County Officials Work with Partners to Secure US Elections

March 5, 2020 Updated: March 6, 2020
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Election laws vary broadly from state to state, which in turn dictates how their counties administer elections. At the same time, all county election officials work closely with federal, state, and local election officials to ensure that their voting systems are as safe and secure as possible.

The nation’s 3,069 counties’ voting systems include voter registration, voter check-in systems, and voting machines. Each part of the system has to be monitored by county officials to meet federal and state safety regulations.

The Election Assistance Commission is the federal agency that works with states to ensure compliance with federal voting safety measures and distributes federal grants to states for this purpose.

Ben Hovland, Commissioner of the Election Assistance Commission, said that when Congress created the EAC, “They recognized the 50 states, essentially run elections 50 different ways, and someone needs to try to keep track of that, which is what we try to do, but this is particularly true because the diversity has allowed for some great innovation and experimentation and how to best serve the voters.”

Counties have been in the process of modernizing voter registration by implementing electronic registration to make voting more accessible and lower the cost. Ten states and the district of Columbia have automated voter registration.

Polling locations are often selected for how accessible they will be for voters. Local law enforcement officials are enlisted to do security checks and are present on-site during polling. Most states also train their poll workers to assist voters and look out for voter fraud and other potential security issues.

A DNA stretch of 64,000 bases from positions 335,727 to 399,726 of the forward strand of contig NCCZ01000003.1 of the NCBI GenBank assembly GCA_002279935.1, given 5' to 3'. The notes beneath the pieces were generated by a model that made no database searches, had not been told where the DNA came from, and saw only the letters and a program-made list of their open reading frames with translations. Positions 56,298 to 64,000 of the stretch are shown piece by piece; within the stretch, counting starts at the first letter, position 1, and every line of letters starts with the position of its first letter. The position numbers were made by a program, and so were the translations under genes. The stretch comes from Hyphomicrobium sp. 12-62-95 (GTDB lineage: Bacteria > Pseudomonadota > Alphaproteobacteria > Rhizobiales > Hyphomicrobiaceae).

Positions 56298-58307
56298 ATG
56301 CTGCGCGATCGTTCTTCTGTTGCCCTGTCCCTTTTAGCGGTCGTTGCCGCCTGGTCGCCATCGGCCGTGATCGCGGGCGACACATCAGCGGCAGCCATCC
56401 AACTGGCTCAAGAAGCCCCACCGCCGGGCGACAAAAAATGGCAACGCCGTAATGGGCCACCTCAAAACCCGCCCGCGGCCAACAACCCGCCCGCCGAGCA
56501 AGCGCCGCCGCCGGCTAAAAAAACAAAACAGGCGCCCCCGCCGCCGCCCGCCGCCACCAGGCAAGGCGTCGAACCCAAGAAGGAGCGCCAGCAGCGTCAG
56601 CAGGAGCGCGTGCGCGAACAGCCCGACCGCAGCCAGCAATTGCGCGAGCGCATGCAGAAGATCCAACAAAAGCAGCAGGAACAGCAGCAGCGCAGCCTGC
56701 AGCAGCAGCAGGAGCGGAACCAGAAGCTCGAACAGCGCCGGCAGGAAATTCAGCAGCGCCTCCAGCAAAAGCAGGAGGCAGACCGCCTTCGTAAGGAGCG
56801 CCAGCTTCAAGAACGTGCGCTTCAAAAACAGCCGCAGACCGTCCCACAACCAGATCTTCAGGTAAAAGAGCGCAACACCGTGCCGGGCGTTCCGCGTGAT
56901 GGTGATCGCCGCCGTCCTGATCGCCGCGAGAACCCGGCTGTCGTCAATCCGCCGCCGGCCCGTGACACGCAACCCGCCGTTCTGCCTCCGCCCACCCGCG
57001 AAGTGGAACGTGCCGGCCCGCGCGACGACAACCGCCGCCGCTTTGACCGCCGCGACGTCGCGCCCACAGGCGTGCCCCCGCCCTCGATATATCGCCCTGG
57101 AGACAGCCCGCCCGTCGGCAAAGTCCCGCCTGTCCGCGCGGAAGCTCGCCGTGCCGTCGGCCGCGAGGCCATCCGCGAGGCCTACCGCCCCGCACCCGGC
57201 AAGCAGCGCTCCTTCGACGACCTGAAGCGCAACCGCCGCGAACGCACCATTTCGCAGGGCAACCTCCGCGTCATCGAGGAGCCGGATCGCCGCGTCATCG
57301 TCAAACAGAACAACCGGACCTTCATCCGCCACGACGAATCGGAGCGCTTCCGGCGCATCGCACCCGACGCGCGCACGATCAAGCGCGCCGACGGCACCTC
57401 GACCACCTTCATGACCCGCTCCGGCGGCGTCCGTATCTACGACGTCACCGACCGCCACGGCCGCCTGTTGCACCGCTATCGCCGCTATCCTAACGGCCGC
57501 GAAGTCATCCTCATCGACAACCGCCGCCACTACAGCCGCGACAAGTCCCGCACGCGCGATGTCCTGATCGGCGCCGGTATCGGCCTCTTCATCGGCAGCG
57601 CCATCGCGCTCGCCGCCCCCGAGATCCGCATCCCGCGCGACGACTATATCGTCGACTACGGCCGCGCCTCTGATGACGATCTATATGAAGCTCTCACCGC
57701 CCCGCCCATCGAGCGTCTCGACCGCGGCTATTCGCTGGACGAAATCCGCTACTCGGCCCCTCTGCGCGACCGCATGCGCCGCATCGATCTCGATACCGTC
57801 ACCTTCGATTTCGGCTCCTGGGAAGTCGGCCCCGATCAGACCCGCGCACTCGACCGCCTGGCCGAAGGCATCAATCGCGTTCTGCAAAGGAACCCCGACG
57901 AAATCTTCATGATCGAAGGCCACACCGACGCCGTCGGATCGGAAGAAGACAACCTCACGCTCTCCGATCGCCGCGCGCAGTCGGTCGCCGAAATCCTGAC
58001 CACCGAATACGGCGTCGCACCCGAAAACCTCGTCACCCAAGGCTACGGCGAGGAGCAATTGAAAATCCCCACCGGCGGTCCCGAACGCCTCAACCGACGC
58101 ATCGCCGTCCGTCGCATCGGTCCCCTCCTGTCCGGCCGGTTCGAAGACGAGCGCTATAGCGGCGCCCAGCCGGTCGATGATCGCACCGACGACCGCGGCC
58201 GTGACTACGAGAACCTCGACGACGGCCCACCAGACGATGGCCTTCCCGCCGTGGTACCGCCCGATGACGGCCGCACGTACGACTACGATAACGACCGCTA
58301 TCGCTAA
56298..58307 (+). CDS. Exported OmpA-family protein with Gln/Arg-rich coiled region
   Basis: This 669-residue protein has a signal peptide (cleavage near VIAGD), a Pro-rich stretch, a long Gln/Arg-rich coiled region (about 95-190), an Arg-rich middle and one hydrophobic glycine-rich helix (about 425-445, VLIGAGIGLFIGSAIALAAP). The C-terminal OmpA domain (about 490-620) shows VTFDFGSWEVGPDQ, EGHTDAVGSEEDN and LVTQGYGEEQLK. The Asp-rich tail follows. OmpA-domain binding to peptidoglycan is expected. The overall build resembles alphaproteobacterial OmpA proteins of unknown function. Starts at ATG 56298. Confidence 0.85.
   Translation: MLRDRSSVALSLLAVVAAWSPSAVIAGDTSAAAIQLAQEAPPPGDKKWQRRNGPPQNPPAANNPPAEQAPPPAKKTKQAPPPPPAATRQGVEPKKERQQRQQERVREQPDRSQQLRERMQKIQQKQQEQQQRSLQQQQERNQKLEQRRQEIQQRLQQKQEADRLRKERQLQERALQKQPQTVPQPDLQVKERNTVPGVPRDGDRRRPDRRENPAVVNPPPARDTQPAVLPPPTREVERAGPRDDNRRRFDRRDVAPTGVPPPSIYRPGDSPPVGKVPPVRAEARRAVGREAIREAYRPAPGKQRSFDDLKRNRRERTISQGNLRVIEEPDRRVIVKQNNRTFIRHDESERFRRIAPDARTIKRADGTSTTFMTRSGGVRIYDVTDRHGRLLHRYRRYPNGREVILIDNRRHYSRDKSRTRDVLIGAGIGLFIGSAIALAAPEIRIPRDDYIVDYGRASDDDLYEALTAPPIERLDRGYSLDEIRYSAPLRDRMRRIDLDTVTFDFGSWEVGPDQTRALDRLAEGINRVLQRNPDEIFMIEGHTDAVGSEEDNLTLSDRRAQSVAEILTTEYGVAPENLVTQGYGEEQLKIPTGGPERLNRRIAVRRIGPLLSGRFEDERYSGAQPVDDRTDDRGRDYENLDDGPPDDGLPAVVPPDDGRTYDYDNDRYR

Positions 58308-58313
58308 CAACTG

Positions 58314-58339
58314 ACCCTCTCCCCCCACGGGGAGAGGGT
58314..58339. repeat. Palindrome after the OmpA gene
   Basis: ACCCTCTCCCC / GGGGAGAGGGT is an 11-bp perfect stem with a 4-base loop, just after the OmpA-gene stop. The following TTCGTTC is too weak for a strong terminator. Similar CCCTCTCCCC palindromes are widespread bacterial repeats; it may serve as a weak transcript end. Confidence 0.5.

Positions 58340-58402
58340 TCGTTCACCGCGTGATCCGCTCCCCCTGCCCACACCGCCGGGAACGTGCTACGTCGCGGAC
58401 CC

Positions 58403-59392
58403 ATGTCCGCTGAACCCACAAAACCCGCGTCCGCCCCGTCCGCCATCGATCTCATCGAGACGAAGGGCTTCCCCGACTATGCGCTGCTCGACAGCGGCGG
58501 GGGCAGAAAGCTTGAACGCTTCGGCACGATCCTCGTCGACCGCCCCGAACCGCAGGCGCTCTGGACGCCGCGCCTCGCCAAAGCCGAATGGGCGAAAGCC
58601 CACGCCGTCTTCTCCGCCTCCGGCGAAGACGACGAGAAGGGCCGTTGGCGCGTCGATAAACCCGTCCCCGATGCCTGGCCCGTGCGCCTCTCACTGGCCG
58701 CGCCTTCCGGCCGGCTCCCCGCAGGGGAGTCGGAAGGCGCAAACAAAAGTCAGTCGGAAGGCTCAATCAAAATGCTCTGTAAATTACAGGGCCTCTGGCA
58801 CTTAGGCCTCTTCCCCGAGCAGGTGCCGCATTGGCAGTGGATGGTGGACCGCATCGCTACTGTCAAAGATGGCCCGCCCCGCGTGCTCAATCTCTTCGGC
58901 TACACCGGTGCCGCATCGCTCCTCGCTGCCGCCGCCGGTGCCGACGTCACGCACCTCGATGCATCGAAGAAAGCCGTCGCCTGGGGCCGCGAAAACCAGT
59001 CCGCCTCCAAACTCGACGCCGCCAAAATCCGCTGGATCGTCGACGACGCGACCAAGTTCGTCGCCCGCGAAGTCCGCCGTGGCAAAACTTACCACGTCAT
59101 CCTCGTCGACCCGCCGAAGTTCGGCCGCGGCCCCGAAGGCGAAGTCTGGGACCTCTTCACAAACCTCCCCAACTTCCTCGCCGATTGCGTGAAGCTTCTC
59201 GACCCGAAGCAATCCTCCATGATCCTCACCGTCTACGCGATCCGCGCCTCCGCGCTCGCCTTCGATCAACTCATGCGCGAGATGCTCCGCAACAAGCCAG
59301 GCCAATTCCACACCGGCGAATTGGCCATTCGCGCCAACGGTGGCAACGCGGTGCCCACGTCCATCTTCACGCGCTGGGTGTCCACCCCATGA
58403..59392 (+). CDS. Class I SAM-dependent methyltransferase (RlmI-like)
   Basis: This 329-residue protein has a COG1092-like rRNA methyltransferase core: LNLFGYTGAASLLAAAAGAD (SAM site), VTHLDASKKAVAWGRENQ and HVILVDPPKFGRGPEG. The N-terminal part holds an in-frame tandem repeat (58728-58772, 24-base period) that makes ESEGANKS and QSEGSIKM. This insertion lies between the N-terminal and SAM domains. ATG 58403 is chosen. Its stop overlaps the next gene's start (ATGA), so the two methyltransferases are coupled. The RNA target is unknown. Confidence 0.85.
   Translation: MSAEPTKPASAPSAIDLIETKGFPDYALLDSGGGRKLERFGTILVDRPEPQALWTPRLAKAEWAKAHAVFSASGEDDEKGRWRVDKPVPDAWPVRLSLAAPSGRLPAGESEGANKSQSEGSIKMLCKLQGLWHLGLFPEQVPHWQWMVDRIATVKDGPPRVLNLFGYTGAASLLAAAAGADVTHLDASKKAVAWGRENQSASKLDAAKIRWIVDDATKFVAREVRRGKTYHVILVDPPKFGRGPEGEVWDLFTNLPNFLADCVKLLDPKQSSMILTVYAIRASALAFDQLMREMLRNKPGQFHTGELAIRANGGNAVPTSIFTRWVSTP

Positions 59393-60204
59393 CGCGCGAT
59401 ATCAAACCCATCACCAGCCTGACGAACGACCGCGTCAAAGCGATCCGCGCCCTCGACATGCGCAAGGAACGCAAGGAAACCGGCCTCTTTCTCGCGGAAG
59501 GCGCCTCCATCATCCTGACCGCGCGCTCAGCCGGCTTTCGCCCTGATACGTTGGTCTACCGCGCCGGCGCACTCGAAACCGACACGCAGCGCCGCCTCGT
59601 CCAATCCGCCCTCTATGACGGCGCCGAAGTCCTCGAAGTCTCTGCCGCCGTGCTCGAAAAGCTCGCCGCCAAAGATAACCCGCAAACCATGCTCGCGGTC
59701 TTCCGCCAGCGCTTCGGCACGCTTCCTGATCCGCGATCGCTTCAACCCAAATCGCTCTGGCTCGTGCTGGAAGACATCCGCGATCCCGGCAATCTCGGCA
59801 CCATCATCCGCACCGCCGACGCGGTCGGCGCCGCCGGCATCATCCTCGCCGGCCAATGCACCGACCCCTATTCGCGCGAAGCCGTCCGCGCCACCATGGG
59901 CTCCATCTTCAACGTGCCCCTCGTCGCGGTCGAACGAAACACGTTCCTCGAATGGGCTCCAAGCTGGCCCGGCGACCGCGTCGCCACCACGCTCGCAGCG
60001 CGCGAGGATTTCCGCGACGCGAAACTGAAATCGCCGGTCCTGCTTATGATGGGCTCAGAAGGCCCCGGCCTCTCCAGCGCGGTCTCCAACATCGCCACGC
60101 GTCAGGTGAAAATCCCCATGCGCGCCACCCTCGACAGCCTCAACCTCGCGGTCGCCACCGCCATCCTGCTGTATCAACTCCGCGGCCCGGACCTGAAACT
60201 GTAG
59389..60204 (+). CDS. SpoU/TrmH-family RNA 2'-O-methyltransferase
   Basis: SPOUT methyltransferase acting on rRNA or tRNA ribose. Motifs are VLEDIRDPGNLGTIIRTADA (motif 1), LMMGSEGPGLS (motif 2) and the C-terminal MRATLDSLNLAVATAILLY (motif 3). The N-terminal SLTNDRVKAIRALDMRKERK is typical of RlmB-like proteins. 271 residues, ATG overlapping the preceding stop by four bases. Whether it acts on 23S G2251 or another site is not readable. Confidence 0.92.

The Help America Vote Act (HAVA) of 2012 was passed as Congress sought to update polling technology to make voting more efficient and safer from outside manipulation.

According to the National Association of Counties (NACo), about three out every five counties use optical scan technology, which has scanners read and record the marked ballot. Two out of every five use a direct-recording electronic ballot, which allows the voter to use a touch screen or digital device. Regardless of the type of e-ballot machine used, they are never connected to the internet nor to each other.

Counties may use different types of voting machines, but they all have strict voting machine set-up policies and security protocols.

According to the EAC’s 2018 report (pdf), “Many states, including Florida and Iowa, are installing ALBERT sensors, a network monitoring security solution that provides automated alerts of system threats, enabling election officials to respond quickly when data may be at risk.”

38 states are using an auditable paper voter record, leaving 12 states with no paper trail with which to verify votes if, for some reason, the electronic system fails.

According to NACo, in 2000, the cost of running elections in the United States was $1 billion. However, the cost increased after HAVA was passed and upgrades to voter systems were put in place. Currently, the need to continually modernize, store, and set up voting machines has raised the cost of elections significantly. The cost of elections is borne mainly by counties, but states do contribute to voter registration databases and sometimes voting equipment. Each county’s outlay is dependent on its voting population and the type of machines used.